Association between preoperative hemoglobin levels after iron supplementation and perioperative blood transfusion requirements in children undergoing scoliosis surgery.
At a single Canadian institution, all children undergoing posterior spinal fusion surgery routinely present to a preoperative patient blood management clinic where they are prescribed iron supplementation. This takes varying forms depending on the patient.
Patients were excluded if no blood count was available or if they had been transfused within 72 hours of surgery.
The primary endpoint was association between preoperative Hb level and perioperative exposure to red cells in patients treated with iron supplementation. Secondary endpoints were to:
- Define a threshold Hb that results in significantly reduced probability of red cell transfusion
- Examine details of supplemental iron prescription
- 382 patients were included:
- Median age 15
- 291 (76.2%) were female
- 263 (68.8%) had idiopathic scoliosis
- Median elemental iron dose was 4.15mg/kg/day. Median duration of therapy 50 days.
- Female patients had significantly lower ferritin and haemoglobin compared to male patients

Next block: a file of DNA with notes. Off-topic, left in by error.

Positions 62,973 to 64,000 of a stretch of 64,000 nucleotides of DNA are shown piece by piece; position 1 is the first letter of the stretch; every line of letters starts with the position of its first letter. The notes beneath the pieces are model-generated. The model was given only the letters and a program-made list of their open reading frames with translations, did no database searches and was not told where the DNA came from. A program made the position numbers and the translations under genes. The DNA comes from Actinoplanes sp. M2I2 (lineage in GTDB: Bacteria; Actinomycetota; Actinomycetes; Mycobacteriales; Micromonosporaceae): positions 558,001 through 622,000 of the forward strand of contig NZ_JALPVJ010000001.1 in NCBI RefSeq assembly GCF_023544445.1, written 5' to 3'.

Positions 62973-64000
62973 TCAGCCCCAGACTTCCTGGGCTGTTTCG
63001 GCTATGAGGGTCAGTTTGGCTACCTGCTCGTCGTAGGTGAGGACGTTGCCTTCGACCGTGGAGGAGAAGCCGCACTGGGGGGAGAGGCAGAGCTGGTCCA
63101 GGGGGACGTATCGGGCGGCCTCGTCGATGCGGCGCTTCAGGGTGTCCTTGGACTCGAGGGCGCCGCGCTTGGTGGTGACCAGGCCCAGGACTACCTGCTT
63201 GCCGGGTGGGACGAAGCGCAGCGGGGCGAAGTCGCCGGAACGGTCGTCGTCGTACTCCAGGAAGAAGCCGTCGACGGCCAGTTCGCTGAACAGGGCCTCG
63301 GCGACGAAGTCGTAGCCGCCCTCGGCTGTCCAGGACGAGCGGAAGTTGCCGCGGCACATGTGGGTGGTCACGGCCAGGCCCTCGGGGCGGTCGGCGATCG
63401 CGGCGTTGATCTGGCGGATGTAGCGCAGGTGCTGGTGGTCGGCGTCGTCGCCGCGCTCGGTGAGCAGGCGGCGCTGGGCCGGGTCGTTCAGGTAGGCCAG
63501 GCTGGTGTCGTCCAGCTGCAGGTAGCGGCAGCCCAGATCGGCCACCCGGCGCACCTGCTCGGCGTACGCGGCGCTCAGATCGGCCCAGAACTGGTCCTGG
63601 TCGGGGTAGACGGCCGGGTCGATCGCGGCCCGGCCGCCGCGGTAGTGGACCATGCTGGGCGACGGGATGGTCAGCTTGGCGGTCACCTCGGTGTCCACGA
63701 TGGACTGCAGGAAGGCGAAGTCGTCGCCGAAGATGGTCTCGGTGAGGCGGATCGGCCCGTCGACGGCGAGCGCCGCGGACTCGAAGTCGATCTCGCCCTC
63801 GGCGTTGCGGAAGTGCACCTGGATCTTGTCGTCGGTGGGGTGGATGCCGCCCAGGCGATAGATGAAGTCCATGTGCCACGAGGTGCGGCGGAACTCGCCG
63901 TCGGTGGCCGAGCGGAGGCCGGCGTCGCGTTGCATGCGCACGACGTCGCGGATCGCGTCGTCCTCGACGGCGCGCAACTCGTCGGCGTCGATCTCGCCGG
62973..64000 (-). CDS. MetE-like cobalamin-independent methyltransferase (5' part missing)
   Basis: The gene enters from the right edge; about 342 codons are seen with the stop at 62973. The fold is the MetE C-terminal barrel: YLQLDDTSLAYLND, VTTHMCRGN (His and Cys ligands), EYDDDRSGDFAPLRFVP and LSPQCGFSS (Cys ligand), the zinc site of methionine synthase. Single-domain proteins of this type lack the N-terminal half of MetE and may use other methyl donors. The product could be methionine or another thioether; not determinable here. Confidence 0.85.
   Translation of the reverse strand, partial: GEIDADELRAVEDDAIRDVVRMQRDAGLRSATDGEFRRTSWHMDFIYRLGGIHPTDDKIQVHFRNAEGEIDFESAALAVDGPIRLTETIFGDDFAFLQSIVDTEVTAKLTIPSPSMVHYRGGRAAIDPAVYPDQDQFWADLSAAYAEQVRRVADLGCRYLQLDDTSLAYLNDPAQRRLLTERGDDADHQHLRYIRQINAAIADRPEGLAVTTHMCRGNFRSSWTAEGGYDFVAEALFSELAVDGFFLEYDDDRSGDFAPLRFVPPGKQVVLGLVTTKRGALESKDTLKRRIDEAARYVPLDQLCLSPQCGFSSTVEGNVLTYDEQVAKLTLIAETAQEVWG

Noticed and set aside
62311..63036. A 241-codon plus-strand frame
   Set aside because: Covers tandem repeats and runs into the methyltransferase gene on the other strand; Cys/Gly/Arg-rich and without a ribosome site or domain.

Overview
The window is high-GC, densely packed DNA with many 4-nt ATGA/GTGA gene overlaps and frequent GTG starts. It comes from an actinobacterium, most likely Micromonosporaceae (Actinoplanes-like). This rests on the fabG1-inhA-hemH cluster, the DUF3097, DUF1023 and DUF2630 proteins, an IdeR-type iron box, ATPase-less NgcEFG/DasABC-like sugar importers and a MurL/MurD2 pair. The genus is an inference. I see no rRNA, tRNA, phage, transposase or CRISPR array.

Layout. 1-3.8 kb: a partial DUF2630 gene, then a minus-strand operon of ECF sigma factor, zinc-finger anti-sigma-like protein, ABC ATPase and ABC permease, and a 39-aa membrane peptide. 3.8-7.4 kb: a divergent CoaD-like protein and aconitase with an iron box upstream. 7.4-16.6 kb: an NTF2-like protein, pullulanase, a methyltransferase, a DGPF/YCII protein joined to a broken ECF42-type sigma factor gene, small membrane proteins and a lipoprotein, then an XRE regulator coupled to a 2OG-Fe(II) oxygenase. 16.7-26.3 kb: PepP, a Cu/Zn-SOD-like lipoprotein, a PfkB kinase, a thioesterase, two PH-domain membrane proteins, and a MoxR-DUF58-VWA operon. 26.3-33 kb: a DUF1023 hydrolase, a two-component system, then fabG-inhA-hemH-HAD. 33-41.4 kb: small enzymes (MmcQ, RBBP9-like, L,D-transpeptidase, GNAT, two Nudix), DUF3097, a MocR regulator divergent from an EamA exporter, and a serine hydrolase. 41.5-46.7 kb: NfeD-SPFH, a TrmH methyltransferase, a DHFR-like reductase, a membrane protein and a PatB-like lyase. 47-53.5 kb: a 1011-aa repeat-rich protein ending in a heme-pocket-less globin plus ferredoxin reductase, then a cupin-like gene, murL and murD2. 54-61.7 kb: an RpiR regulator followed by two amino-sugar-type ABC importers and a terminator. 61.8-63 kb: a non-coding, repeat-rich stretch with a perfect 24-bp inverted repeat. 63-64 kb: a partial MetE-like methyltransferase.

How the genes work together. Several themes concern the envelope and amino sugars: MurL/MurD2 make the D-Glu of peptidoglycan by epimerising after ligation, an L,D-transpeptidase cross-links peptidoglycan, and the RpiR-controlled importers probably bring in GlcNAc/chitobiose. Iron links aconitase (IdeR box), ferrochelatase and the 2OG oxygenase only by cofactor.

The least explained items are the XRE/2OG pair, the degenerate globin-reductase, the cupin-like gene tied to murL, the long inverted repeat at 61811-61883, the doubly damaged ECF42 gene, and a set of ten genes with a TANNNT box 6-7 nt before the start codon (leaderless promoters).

- Multivariate analysis for predictors of intraoperative RBC transfusion was performed. Strong associations were found with:
- Non-idiopathic aetiology OR 4.179
- Cobb angle (OR 1.025)
- Number of vertebrae fused OR 1.169
- In addition, patients with Hb >140 g/L or Hb 130-140 g/L were less likely to bleed than those with Hb 120-130 g/L or <120 g/L
- There was no association seen between the dose or the duration of iron and the need for RBC transfusion.
The study describes a Canadian population group similar to the Australasian centres carrying out spine surgery.
The majority of the patient population was female with reduced Hb & ferritin compared to males. This should be consistent with Australasian centres given the prevalence of idiopathic scoliosis in adolescent females.
In this study it was shown that a preoperative Hb >130 g/L reduces perioperative RBC transfusion.
There may be benefit in introducing supplemental iron for these patients in an attempt to achieve a preoperative Hb of >130 g/L.
The optimal iron supplementation strategy was unclear.
Reviewed by Dr. J. Houghton